Duwan goes below to get some lunch. I see something on the SE horizon. Breakers. It looks like a reef. I throttle down. I look again. Breakers stretch all along the SE horizon, How can this be? I call to Duwan to check our position on the tablet. I look down into the cabin to see her confirm that we are 40 miles from land. Then wham! We are hit by a solid wall of fast moving wind.

The boat heels over immediately, rail in the water. Spray is blowing off the waves, which are now up to ten feet, less than a second apart, and coming from all directions. I turn left into the wind. The rail is still under water. We climb a huge wave…

Will Blue Wing make it to Mexico? Will the crew get to make more videos? Will Duwan ever get to finish her lunch? Find out in tomorrow’s post.

* We use the house batteries to warm the glow plugs for a minute in cold weather. This draws a constant 15 amps. Then we switch to the starter battery to crank the engine.

Morning in the Gulf Stream. It was very cloudy and mostly stayed that way all day.

Morning in the Gulf Stream. It was very cloudy and mostly stayed that way all day.

9 thoughts on “Passage to Mexico, Part One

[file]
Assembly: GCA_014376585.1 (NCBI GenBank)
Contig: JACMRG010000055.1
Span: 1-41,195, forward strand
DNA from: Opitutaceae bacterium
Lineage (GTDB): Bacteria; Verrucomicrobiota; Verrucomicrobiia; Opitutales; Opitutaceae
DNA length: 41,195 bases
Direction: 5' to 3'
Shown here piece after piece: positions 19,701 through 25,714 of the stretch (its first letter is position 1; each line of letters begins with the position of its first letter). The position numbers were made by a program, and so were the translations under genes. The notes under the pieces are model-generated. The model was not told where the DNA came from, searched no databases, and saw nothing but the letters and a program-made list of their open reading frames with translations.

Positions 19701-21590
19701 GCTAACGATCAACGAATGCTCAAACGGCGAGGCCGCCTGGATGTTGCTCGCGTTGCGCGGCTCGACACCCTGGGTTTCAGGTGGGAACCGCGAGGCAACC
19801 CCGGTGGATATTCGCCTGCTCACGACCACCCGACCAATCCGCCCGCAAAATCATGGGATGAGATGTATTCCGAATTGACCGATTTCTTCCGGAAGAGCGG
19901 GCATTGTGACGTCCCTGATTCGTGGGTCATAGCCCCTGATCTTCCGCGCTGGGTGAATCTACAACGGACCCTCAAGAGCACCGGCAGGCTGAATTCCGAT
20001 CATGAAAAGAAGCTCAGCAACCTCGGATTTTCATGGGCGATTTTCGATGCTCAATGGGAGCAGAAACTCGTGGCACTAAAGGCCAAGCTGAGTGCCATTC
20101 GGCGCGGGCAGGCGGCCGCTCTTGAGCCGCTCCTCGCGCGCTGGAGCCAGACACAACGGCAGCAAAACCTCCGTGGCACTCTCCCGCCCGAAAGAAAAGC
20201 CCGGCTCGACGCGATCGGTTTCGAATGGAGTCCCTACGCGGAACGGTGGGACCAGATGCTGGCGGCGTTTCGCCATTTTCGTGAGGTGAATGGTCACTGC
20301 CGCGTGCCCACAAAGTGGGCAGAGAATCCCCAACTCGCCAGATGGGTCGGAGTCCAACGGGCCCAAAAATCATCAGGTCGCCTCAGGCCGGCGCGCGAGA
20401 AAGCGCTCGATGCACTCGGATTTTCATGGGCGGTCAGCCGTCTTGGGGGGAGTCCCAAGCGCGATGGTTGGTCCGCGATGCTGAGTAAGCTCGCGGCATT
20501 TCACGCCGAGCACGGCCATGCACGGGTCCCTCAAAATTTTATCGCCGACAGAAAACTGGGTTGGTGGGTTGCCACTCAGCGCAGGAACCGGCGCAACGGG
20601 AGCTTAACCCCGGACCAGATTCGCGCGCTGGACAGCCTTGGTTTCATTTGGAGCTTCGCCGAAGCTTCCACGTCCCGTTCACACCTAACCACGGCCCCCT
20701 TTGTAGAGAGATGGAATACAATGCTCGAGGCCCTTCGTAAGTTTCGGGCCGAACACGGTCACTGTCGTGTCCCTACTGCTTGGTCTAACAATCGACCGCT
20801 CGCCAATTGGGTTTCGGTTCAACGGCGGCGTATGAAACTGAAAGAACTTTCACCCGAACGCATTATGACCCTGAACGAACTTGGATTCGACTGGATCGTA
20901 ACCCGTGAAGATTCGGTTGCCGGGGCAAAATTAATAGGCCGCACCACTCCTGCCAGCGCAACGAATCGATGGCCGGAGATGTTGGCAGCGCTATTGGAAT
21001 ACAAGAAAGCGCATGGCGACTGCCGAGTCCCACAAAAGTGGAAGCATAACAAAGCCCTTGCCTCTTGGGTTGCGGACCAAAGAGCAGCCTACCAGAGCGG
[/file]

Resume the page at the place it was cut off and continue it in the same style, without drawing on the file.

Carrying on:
1. Terry Landis said:

    I hate it when shipmate Bob is bobbing his head…

    • Duwan said:

      You don’t know how much fun we have with Bob. Thanks Terry!

  2. Joselyn cassidy said:

    Oh my gosh. I am truly nervous now. I would at this point be saying “tie yourself up by rope” call Barney and the Sheriff. Dial 911. Make it stop. Serious. This is true adventure. Hurry up and post. I want to know what happens next?

    • Duwan said:

      Yes – unfortunately out in the middle of the Gulf Stream there is no Barney or Andy to call!

  3. Debbie Knebel said:

    oh no…..SO glad that it is you two WRITING about this….that you are safe now….something about that tinge of pink/red off in the distance for the sunrise…we saw it here before the snow….Red sky at night, sailors delight – Red sky in morning, sailor take warning…..I told this to several people that morning and they had never heard it……I know you guys know it thoroughly!

    Looking forward to the “rest of the story”….!!!

    Please stay safe!!!

    • Duwan said:

      Thanks Debbie. Glad we can write and laugh about it now!

  4. Capt. robert said:

    It was a white squall!! Remember that movie? Did you leave the battery switch on “both” instead of “1” or “2”? Happens all the time. Look forward to next installment…and next Isla Mujer departure date. Buenas suertas, r

    • Duwan said:

      Not sure what is up with the battery. Have tried all kinds of combos this season on the switch. Mostly we are good, but sometimes it drains when we think we have the switch set properly. Thanks for the info about the White Squall. We had no idea.

  5. Egads! hurry up and post the next part!!!
    We know alll-too-well about turning off anything that sucks power.